effzett 1-22: Cool calculators
We are happy to announce that we are in the newest issue of the effzett 1-22 magazine.
Find out more about our work in the quantum computer and chip field at ZEA-2. Jülich researchers are developing so-called cryo-electronics that control qubits. Why and how they do it is explained in the current issue of effzett.
You can download it here: https://www.fz-juelich.de/en/press/effzett-forschen-in-juelich/icy-machines
Physicist Carsten Degenhardt and his team at Jülich's ZEA-2 are developing integrated nano- and microelectronic systems - including cryo-electronics for quantum computers. Electrical engineer Patrick Vliex designed the prototype for the new cryochip.
Minus 273 degrees Celsius – colder than anywhere in the universe. Classical electronic systems are not designed for this extreme cold. However, this is supposed to change. Jülich researchers are working on microchips that function without interference in these frosty conditions. They are to control the computers of the future: quantum computers with millions of qubits that only work at such temperatures.
“This works with 50 qubits, which is what quantum computers from IBM and Google use today, for example, or even with 100 qubits, but not for quantum computers in ten years’ time or more, which are expected to have over a million qubits,”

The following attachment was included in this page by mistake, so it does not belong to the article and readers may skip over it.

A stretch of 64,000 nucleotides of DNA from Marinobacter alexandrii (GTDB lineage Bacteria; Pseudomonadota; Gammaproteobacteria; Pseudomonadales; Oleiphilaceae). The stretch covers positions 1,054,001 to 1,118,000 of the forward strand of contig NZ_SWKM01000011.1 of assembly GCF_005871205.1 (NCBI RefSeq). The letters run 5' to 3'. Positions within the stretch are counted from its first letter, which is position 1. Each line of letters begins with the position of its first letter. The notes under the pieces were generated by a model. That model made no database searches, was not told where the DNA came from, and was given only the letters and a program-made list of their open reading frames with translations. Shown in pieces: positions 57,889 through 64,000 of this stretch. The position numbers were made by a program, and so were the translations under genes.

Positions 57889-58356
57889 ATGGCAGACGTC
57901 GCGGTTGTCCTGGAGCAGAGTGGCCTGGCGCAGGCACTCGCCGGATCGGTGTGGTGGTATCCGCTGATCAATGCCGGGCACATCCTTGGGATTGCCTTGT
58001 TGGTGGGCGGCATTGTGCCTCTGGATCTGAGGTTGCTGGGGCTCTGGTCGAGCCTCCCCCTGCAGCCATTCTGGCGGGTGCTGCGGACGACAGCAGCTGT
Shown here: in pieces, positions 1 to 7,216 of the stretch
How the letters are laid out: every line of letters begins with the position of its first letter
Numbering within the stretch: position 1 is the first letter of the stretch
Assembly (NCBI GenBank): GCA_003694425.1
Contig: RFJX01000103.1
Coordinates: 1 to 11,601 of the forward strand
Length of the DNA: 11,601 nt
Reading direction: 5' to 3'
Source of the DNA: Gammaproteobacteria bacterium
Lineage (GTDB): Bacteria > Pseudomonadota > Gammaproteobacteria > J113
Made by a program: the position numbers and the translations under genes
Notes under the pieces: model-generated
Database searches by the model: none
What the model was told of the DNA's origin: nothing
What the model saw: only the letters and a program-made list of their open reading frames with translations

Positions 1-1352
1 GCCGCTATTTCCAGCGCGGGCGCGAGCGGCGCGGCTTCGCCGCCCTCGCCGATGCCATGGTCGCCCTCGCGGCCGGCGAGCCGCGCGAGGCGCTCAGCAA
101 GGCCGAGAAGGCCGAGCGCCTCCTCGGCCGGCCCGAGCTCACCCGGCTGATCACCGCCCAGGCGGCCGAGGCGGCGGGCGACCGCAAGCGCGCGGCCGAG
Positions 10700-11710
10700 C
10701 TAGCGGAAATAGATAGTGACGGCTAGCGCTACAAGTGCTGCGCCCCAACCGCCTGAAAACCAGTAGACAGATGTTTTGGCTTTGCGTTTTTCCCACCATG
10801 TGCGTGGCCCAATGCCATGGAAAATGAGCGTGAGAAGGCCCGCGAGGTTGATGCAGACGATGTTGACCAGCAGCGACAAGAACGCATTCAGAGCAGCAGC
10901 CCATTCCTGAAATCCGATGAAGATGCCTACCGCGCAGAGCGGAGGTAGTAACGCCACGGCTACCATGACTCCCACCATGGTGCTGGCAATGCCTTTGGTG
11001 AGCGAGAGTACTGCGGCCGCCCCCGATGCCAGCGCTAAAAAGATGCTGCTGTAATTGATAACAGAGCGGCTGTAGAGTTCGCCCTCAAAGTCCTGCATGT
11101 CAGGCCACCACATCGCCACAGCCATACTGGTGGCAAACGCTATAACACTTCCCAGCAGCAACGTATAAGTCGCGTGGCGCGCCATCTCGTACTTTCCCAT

says Dr. Carsten Degenhardt from the Jülich Central Institute for Engineering, Electronics and Analytics (ZEA-2), convinced.
"In a few years, we could be in the same position with quantum computers as were the operators of conventional computing systems in the late 1950s."
Back then, engineers were designing ever more complex circuits to increase the computing power of computers: solder joints and the wiring of the individual components to one another were increasing to such an extent that both the space required and the probability of connection errors rose enormously. The situation could turn out similarly with qubits: the more there are to be
controlled, the more wires will be needed. This is not only a problem of space. The wires are prone to interference; the more wires, the more interference. Furthermore, the wires give off heat, which seeps into the cryostat – poison for the qubits, which need the cold.
Five years ago, therefore, the experts at ZEA-2 began working on their own chips. First, it was necessary to clarify the special requirements that a quantum processor presents to such a chip. For this purpose, the ZEA-2 team contacted the physicists led by Prof. Hendrik Bluhm at the JARA Institute for Quantum Information. Bluhm is working on a “Made in Germany” semiconduc-
tor quantum processor in the QUASAR project. Close cooperation developed between the JARA researchers, especially René Otten, and ZEA-2.
"Together we determined, for example, the level and increments of the voltages that the
chip is supposed to generate, plus the maximum electrical power acceptable for it to consume to achieve this without heating up the qubits too much. These are the basics for a circuit diagram,"
says Dr.-Ing. Patrick Vliex, who is responsible for designing the prototype at ZEA-2.